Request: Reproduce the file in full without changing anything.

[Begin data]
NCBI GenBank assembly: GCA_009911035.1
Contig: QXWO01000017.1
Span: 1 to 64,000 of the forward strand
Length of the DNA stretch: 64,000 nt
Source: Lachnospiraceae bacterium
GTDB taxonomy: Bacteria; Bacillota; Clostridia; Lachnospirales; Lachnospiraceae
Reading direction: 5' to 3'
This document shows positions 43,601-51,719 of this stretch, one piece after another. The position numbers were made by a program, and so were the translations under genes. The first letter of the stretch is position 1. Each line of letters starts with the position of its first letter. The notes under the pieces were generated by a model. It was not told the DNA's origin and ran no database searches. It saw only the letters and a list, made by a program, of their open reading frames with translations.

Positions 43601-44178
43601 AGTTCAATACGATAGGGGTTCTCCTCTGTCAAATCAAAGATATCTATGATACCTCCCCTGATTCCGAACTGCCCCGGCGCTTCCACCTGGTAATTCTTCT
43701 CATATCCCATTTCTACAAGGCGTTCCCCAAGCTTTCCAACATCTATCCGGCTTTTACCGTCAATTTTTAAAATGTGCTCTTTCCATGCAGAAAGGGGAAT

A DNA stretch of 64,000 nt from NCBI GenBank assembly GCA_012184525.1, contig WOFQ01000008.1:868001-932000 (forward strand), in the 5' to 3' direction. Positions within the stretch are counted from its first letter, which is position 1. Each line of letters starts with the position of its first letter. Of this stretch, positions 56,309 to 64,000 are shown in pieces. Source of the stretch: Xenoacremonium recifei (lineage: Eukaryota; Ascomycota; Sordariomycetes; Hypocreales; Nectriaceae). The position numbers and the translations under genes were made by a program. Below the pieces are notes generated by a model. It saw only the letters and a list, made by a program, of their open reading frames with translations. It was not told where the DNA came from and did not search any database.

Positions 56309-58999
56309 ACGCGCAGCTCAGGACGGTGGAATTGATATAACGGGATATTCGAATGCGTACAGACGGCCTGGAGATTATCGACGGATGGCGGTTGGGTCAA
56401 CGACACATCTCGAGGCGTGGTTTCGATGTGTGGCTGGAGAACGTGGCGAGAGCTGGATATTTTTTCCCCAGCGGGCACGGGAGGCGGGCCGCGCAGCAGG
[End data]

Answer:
NCBI GenBank assembly: GCA_009911035.1
Contig: QXWO01000017.1
Span: 1 to 64,000 of the forward strand
Length of the DNA stretch: 64,000 nt
Source: Lachnospiraceae bacterium
GTDB taxonomy: Bacteria; Bacillota; Clostridia; Lachnospirales; Lachnospiraceae
Reading direction: 5' to 3'
This document shows positions 43,601-51,719 of this stretch, one piece after another. The position numbers were made by a program, and so were the translations under genes. The first letter of the stretch is position 1. Each line of letters starts with the position of its first letter. The notes under the pieces were generated by a model. It was not told the DNA's origin and ran no database searches. It saw only the letters and a list, made by a program, of their open reading frames with translations.

Positions 43601-44178
43601 AGTTCAATACGATAGGGGTTCTCCTCTGTCAAATCAAAGATATCTATGATACCTCCCCTGATTCCGAACTGCCCCGGCGCTTCCACCTGGTAATTCTTCT
43701 CATATCCCATTTCTACAAGGCGTTCCCCAAGCTTTCCAACATCTATCCGGCTTTTACCGTCAATTTTTAAAATGTGCTCTTTCCATGCAGAAAGGGGAAT

A DNA stretch of 64,000 nt from NCBI GenBank assembly GCA_012184525.1, contig WOFQ01000008.1:868001-932000 (forward strand), in the 5' to 3' direction. Positions within the stretch are counted from its first letter, which is position 1. Each line of letters starts with the position of its first letter. Of this stretch, positions 56,309 to 64,000 are shown in pieces. Source of the stretch: Xenoacremonium recifei (lineage: Eukaryota; Ascomycota; Sordariomycetes; Hypocreales; Nectriaceae). The position numbers and the translations under genes were made by a program. Below the pieces are notes generated by a model. It saw only the letters and a list, made by a program, of their open reading frames with translations. It was not told where the DNA came from and did not search any database.

Positions 56309-58999
56309 ACGCGCAGCTCAGGACGGTGGAATTGATATAACGGGATATTCGAATGCGTACAGACGGCCTGGAGATTATCGACGGATGGCGGTTGGGTCAA
56401 CGACACATCTCGAGGCGTGGTTTCGATGTGTGGCTGGAGAACGTGGCGAGAGCTGGATATTTTTTCCCCAGCGGGCACGGGAGGCGGGCCGCGCAGCAGG